A Year After Katrina, Hindu Temple's Doors Remain Closed in Louisiana

October 27, 2006

Author: Ketaki Gokhale

Source: India West/New American Media


Over a year has passed since Hurricane Katrina devastated New Orleans, but an area Hindu temple still struggles to repair its damage. The 40-year-old Hindu Temple of Greater New Orleans, once a vibrant meeting point for the area's nearly 2,000 Indian Americans, lies derelict and empty; its future uncertain.

In better days, the temple boasted a membership of 200 families. It had lost a few members when the Sri Veera Venkata Satyanarayana Temple, a temple catering to the area's South Indian population, opened in 1994 in nearby Kenner, La., but it persevered. Hundreds of devotees, mostly Gujaratis and other North Indians, would turn out in full form for major poojas and important festivals. In 2003, devotees raised over $100,000 to refurbish the temple and to purchase a new altar and religious idols from India.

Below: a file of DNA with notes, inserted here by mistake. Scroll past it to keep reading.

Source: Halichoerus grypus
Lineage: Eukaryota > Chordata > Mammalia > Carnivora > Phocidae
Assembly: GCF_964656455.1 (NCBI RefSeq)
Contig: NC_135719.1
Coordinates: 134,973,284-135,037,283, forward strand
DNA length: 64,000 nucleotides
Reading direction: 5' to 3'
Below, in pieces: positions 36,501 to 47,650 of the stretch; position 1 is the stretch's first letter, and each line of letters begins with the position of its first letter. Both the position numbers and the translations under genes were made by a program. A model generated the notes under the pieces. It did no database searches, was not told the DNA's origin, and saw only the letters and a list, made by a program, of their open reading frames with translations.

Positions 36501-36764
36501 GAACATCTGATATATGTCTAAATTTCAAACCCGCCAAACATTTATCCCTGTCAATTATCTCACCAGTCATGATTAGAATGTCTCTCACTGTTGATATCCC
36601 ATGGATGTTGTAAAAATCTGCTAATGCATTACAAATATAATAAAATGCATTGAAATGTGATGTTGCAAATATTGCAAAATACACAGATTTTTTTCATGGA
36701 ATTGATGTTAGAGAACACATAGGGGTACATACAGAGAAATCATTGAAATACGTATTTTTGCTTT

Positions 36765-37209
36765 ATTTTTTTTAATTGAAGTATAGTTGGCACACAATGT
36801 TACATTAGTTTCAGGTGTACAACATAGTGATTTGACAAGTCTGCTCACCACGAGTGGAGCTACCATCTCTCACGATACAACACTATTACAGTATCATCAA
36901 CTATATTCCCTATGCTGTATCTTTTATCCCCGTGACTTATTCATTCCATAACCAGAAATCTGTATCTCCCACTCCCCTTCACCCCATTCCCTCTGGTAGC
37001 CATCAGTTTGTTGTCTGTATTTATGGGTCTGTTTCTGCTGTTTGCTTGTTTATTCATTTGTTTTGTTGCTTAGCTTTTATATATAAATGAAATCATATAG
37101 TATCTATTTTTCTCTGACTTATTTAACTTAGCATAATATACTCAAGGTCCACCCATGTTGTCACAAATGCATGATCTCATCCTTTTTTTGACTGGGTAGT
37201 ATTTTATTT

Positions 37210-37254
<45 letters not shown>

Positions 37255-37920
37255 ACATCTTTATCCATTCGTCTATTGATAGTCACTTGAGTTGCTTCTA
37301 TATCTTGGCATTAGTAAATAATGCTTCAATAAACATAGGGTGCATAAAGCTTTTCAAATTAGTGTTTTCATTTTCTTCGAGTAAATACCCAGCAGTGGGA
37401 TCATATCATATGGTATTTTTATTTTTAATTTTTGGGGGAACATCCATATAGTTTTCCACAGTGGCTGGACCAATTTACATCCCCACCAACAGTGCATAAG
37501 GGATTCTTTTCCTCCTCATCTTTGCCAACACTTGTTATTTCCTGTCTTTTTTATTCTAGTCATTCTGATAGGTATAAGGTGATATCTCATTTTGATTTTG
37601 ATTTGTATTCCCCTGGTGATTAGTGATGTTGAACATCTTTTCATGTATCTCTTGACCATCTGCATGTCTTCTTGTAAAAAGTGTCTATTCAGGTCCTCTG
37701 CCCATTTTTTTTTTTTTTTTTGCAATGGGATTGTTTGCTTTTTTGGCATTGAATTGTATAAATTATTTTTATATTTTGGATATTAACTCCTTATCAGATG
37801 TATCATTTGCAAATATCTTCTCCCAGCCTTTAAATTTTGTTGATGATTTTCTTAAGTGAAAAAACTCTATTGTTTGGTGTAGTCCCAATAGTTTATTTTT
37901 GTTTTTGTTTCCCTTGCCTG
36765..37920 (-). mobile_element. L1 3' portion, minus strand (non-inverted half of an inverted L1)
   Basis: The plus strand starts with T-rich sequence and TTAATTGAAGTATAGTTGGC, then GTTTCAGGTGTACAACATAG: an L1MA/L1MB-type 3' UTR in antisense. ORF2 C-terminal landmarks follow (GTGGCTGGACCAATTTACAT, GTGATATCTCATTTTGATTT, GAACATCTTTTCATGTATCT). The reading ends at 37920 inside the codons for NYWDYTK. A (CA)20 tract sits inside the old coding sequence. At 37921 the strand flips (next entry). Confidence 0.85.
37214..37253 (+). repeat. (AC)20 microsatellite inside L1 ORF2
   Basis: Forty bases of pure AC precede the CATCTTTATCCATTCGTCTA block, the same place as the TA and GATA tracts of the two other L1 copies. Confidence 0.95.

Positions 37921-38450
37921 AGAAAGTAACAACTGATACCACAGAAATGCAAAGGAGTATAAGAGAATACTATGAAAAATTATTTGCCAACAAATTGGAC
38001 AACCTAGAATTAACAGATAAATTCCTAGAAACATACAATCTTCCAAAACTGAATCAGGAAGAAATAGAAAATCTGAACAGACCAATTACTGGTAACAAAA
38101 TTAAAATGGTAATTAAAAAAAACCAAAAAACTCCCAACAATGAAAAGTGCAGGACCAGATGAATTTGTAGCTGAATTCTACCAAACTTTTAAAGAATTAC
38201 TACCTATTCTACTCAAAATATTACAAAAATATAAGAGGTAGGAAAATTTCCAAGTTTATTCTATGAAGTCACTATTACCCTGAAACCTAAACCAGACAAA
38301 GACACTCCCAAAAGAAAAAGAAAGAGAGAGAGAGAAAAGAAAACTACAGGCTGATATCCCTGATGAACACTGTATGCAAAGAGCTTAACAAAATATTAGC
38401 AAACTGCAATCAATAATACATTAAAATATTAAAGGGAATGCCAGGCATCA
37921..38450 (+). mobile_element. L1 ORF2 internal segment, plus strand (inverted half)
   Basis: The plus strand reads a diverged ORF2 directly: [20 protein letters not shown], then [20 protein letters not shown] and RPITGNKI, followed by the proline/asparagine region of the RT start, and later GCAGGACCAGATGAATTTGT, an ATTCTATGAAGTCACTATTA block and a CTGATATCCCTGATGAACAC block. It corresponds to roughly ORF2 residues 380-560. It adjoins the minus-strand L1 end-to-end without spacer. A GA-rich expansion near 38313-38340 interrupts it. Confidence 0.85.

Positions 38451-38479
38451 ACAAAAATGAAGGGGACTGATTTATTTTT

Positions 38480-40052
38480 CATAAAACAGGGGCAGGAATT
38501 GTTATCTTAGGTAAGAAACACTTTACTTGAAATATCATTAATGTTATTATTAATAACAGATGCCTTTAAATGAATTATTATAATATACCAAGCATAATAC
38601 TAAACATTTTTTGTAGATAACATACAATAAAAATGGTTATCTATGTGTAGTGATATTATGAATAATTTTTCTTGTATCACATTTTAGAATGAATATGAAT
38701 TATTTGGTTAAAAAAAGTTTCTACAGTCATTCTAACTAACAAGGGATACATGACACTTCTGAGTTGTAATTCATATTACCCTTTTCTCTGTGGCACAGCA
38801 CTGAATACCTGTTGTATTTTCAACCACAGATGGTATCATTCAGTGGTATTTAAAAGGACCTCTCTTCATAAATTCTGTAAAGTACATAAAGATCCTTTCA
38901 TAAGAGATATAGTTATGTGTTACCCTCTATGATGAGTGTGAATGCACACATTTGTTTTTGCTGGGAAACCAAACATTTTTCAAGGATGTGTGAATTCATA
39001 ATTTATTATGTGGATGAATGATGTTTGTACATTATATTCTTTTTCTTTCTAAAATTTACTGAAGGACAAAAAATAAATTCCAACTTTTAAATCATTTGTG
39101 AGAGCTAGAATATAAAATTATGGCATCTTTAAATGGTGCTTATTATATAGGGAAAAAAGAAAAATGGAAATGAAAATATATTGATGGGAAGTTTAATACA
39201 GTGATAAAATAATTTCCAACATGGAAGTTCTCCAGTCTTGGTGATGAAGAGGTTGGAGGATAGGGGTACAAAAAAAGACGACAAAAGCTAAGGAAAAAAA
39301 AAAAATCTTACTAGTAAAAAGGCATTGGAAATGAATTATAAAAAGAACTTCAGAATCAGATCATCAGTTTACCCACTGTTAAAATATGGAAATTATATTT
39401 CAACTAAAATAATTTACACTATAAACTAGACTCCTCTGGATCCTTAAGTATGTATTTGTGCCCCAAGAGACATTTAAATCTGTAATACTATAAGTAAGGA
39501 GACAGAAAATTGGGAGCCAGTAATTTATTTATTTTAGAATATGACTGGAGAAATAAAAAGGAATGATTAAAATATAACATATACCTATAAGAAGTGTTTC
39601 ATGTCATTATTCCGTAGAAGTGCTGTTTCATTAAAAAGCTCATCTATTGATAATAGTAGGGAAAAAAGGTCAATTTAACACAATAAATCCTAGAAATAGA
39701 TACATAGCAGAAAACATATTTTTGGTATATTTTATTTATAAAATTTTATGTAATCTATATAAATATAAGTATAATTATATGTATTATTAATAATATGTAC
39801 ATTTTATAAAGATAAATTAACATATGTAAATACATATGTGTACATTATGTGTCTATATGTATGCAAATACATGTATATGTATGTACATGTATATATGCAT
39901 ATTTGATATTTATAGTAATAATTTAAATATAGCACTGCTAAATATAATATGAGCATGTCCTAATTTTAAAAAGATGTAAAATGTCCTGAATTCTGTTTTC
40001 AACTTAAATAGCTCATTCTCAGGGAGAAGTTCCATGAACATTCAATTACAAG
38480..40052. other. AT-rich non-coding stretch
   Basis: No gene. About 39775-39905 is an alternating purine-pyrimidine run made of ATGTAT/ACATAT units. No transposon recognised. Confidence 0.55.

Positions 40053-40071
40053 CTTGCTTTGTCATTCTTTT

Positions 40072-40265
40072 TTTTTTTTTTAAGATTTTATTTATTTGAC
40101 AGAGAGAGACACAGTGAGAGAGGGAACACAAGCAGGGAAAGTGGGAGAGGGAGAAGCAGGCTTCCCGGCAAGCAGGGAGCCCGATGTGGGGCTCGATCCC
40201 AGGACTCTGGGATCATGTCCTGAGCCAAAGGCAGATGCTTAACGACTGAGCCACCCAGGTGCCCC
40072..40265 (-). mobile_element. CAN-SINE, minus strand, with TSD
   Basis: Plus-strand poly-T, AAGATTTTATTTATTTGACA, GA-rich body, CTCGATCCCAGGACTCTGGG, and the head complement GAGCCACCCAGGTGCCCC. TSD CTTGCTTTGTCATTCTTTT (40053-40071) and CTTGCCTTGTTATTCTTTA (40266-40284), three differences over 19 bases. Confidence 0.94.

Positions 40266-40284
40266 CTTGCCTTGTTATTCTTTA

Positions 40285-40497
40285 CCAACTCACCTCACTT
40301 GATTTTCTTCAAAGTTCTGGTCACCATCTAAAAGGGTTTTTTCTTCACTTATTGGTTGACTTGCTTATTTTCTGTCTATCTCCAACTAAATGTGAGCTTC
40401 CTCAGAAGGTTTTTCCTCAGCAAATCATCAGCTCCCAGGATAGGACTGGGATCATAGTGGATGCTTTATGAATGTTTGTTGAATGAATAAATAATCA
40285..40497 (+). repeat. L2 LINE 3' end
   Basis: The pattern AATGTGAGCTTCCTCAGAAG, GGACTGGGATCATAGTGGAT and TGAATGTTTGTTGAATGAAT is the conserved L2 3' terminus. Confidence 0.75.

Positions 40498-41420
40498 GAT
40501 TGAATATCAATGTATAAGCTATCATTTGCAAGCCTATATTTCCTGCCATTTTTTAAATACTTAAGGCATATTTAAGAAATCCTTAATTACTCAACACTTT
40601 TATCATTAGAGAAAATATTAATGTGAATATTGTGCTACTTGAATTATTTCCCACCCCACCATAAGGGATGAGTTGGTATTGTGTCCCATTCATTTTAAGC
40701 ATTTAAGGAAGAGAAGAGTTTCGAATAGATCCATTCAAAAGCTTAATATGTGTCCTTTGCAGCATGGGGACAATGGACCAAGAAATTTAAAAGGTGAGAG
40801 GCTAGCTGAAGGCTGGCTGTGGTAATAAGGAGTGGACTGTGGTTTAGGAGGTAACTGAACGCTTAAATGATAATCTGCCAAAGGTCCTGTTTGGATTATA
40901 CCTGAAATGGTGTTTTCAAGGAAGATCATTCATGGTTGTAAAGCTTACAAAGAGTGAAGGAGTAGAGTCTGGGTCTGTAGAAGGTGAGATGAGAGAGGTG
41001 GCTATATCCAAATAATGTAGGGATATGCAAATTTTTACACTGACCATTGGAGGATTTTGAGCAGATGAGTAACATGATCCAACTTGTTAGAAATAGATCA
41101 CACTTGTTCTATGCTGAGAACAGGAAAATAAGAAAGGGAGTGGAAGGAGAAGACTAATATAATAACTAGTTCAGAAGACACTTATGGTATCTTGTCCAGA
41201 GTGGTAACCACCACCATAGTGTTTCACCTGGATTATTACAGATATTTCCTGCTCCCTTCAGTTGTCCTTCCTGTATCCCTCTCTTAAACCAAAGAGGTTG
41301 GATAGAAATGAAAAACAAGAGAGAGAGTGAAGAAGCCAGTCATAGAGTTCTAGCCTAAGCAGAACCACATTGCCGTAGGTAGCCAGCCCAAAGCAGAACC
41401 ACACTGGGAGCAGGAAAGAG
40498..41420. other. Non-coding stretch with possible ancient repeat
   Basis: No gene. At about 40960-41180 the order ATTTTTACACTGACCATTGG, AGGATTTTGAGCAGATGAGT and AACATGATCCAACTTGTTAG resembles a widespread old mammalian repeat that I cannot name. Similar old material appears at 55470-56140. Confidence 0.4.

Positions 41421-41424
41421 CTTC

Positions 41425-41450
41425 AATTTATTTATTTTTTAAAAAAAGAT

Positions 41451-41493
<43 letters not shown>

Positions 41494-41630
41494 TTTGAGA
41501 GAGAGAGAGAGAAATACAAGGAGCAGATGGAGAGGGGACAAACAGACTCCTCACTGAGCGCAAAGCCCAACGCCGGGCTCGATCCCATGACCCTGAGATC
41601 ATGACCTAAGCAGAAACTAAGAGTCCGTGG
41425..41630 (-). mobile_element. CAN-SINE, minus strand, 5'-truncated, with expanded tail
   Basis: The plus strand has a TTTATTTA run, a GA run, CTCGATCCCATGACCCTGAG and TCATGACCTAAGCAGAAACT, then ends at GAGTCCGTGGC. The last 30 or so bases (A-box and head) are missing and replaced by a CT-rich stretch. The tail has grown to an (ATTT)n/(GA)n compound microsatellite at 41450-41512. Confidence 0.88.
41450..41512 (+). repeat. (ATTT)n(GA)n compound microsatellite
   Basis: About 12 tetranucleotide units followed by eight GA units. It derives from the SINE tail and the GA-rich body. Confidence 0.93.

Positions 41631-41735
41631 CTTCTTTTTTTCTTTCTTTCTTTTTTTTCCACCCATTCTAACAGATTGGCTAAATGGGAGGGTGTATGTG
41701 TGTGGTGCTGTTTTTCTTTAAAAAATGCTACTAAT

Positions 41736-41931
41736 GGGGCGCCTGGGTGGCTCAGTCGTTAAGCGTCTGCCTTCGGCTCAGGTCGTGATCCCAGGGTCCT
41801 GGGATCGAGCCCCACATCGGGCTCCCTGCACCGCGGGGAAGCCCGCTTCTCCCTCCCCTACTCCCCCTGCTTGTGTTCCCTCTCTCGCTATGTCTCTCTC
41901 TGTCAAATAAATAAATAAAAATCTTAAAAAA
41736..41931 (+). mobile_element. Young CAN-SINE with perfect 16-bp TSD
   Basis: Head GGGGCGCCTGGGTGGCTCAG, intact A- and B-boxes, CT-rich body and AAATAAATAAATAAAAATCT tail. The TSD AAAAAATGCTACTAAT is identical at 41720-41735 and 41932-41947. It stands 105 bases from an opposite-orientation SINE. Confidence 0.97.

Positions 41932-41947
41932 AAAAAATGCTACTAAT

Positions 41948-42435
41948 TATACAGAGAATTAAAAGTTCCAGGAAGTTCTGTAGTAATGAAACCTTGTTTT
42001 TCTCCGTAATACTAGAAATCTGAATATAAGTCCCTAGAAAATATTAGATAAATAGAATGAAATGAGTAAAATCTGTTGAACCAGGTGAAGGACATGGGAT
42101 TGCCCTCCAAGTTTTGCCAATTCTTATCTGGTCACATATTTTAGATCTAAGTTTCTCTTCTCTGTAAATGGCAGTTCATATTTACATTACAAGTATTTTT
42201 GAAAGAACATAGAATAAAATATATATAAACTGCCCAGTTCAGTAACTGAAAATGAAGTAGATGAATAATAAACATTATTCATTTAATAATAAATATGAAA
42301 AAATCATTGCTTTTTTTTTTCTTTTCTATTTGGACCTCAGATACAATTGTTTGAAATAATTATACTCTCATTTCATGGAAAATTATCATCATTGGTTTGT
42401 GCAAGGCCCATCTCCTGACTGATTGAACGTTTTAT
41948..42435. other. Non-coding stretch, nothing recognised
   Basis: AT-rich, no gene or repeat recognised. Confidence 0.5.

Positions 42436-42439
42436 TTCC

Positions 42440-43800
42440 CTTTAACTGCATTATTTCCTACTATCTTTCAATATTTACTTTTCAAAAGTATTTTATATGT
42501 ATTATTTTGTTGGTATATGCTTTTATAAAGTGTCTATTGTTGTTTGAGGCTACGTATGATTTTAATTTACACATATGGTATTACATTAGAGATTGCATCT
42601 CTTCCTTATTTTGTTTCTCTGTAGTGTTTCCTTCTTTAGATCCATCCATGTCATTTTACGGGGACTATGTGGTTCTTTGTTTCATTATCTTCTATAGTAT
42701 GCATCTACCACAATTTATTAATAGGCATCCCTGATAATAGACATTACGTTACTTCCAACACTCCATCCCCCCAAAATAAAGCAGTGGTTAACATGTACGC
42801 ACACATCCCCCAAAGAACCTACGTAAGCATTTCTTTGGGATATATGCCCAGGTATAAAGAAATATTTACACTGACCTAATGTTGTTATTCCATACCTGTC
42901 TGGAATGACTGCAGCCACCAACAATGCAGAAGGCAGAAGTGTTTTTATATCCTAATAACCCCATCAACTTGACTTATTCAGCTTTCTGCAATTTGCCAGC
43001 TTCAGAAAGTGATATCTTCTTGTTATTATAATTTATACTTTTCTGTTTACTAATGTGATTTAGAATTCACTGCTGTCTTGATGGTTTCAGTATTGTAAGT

On Aug. 23, 2005, everything changed. Not much besides the precious altar, and the idols of Ganesha, Rama, Krishna, and Mahavir, were spared the wrath of the storm. The temple, located in hard-hit Metairie, La., was mired in two to three feet of floodwater for over a week. High winds tore off the roof and caused part of the ceiling to collapse into the main hall. The air conditioning and heating systems were completely destroyed, as were light fixtures and electrical circuits. The brick wall that surrounded the compound collapsed.

"It was like a war zone, to put it mildly," temple manager Sid Munshi told India-West.